Assessing clinical reasoning: a method to monitor its development in a PBL curriculum.Med Teach. 2002 Sep; 24(5):507-15.MT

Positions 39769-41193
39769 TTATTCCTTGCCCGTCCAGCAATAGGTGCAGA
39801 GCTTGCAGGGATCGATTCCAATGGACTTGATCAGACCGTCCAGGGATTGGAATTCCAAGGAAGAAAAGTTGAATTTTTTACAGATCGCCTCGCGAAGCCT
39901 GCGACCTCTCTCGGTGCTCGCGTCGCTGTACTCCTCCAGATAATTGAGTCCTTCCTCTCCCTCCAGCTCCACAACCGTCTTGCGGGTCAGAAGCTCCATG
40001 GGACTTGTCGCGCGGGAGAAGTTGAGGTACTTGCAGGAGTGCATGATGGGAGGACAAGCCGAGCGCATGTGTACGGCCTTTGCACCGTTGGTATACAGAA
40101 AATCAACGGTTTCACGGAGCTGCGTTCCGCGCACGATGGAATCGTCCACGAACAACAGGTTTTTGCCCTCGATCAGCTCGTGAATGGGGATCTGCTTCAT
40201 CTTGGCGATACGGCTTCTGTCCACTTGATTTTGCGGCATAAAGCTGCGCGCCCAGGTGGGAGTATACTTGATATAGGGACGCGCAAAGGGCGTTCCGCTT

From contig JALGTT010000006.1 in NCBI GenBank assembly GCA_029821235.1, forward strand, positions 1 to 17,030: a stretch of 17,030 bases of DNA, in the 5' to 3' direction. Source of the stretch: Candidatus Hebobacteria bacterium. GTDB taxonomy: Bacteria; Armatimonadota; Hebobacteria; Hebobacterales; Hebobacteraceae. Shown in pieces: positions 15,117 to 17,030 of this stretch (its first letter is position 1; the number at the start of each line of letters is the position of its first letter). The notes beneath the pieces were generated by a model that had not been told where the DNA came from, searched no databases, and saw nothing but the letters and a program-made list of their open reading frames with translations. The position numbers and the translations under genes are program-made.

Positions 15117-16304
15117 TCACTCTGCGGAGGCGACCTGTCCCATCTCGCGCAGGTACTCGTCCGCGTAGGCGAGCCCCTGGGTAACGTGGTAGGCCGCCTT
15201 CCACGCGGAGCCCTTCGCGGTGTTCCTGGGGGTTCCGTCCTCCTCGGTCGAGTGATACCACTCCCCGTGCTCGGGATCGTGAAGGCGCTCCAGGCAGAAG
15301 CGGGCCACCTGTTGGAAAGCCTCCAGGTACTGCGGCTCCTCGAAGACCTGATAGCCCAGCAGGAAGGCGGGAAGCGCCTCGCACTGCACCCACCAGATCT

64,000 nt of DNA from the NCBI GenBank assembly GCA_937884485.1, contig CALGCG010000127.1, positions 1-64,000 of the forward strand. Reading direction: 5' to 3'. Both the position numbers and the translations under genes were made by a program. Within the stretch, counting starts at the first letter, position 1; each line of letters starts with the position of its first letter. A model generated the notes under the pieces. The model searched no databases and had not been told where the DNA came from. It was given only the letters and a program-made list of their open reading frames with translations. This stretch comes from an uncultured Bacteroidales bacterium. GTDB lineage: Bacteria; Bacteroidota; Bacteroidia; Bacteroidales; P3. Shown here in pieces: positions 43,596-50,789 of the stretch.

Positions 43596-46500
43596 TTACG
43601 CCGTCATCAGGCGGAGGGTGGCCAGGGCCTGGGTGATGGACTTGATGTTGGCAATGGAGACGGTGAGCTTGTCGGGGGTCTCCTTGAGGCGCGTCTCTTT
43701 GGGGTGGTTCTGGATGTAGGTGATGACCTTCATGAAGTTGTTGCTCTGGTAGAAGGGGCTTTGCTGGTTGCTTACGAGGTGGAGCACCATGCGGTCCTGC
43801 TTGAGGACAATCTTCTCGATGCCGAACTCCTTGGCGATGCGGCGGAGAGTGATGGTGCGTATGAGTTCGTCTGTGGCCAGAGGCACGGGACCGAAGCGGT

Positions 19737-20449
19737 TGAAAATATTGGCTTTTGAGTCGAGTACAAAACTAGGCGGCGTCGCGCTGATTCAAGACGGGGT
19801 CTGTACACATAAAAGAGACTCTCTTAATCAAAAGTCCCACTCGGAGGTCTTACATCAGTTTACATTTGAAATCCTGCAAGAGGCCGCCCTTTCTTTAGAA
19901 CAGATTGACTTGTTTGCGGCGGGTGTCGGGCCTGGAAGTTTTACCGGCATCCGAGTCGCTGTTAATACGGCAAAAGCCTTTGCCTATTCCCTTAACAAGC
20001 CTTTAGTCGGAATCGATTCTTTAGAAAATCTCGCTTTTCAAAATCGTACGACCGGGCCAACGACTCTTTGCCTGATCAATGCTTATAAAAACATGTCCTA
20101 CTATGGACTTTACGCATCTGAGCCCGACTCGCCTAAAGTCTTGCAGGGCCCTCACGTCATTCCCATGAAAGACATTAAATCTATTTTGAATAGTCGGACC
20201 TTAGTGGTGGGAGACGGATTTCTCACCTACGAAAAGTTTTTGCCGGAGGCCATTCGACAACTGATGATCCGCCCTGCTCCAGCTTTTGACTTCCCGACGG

The aim of this study was to develop and trial a method to monitor the evolution of clinical reasoning in a PBL curriculum that is suitable for use in a large medical school. Termed Clinical Reasoning Problems (CRPs), it is based on the notion that clinical reasoning is dependent on the identification and correct interpretation of certain critical clinical features. Each problem consists of a clinical scenario comprising presentation, history and physical examination. Based on this information, subjects are asked to nominate the two most likely diagnoses and to list the clinical features that they considered in formulating their diagnoses, indicating whether these features supported or opposed the nominated diagnoses. Students at different levels of medical training completed a set of 10 CRPs as well as the Diagnostic Thinking Inventory, a self-reporting questionnaire designed to assess reasoning style. Responses were scored against those of a reference group of general practitioners. Results indicate that the CRPs are an easily administered, reliable and valid assessment of clinical reasoning, able to successfully monitor its development throughout medical training. Consequently, they can be employed to assess clinical reasoning skill in individual students and to evaluate the success of undergraduate medical schools in providing effective tuition in clinical reasoning.